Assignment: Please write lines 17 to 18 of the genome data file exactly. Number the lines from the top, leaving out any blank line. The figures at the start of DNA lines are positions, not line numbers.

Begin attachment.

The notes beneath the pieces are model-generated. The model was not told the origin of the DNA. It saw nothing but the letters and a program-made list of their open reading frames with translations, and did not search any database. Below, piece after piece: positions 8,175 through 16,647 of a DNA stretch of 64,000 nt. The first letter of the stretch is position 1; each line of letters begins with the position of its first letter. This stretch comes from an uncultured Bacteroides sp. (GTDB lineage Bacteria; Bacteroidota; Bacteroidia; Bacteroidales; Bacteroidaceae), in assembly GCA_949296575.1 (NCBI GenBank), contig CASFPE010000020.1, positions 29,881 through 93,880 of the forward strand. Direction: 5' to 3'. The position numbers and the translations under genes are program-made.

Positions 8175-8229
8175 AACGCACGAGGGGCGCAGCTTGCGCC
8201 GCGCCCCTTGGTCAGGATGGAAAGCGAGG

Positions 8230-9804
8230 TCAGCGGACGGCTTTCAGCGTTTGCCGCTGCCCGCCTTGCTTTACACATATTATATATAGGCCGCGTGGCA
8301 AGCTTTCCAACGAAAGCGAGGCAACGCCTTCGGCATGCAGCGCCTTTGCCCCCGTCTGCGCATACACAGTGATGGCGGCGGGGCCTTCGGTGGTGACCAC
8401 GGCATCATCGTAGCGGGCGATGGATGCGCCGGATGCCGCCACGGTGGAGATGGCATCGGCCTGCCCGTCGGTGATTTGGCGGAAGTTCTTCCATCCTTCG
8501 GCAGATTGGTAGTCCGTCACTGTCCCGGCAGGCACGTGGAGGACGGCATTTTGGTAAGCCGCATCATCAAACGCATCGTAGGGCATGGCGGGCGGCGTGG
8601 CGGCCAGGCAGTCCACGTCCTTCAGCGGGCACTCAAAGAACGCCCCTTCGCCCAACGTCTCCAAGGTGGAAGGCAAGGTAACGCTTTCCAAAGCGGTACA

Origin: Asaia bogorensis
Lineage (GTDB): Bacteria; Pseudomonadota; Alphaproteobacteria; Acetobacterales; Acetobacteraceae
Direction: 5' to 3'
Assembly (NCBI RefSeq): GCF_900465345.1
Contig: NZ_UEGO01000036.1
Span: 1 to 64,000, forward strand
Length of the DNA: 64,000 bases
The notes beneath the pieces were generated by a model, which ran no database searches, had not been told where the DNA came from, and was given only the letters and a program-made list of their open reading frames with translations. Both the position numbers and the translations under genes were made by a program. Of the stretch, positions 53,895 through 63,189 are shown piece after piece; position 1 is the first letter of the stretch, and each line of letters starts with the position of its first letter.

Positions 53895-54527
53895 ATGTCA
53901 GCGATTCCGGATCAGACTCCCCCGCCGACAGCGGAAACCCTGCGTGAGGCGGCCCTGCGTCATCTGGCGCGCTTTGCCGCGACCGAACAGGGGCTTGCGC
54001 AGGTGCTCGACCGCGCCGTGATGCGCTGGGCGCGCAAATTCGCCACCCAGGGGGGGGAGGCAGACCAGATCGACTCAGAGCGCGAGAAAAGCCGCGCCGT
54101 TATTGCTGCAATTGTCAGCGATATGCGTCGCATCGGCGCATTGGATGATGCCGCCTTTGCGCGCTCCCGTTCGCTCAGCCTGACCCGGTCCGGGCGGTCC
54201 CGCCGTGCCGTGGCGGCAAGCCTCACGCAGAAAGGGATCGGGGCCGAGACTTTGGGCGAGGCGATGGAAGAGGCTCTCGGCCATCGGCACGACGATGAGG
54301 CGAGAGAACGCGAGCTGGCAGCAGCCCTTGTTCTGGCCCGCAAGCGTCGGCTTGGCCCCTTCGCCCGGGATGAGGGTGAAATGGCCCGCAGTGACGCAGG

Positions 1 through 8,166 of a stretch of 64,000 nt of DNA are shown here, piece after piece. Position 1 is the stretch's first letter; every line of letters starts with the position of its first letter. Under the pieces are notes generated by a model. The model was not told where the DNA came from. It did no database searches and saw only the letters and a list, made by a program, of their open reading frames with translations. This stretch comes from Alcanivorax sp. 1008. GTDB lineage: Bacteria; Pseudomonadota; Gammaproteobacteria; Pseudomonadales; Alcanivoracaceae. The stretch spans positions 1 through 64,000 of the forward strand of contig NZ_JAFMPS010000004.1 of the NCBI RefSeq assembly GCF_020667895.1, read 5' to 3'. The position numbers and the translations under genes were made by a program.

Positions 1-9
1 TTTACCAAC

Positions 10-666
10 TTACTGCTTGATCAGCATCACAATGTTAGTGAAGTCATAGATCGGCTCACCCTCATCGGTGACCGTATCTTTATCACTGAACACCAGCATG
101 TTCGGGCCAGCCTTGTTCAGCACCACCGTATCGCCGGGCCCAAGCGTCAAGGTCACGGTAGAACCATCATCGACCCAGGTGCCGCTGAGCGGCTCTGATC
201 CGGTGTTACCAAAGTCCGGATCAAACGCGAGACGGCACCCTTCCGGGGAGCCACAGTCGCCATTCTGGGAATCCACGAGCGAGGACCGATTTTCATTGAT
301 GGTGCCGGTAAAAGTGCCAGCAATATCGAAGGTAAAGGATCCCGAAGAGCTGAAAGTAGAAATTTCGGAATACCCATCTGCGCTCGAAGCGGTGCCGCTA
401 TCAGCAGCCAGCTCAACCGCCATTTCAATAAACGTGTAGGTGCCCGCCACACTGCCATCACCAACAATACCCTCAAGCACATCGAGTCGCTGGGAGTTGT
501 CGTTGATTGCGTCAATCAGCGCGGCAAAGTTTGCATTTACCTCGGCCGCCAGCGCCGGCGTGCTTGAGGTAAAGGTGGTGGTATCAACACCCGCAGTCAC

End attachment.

Length of the DNA: 64,000 bases
The notes beneath the pieces were generated by a model, which ran no database searches, had not been told where the DNA came from, and was given only the letters and a program-made list of their open reading frames with translations. Both the position numbers and the translations under genes were made by a program. Of the stretch, positions 53,895 through 63,189 are shown piece after piece; position 1 is the first letter of the stretch, and each line of letters starts with the position of its first letter.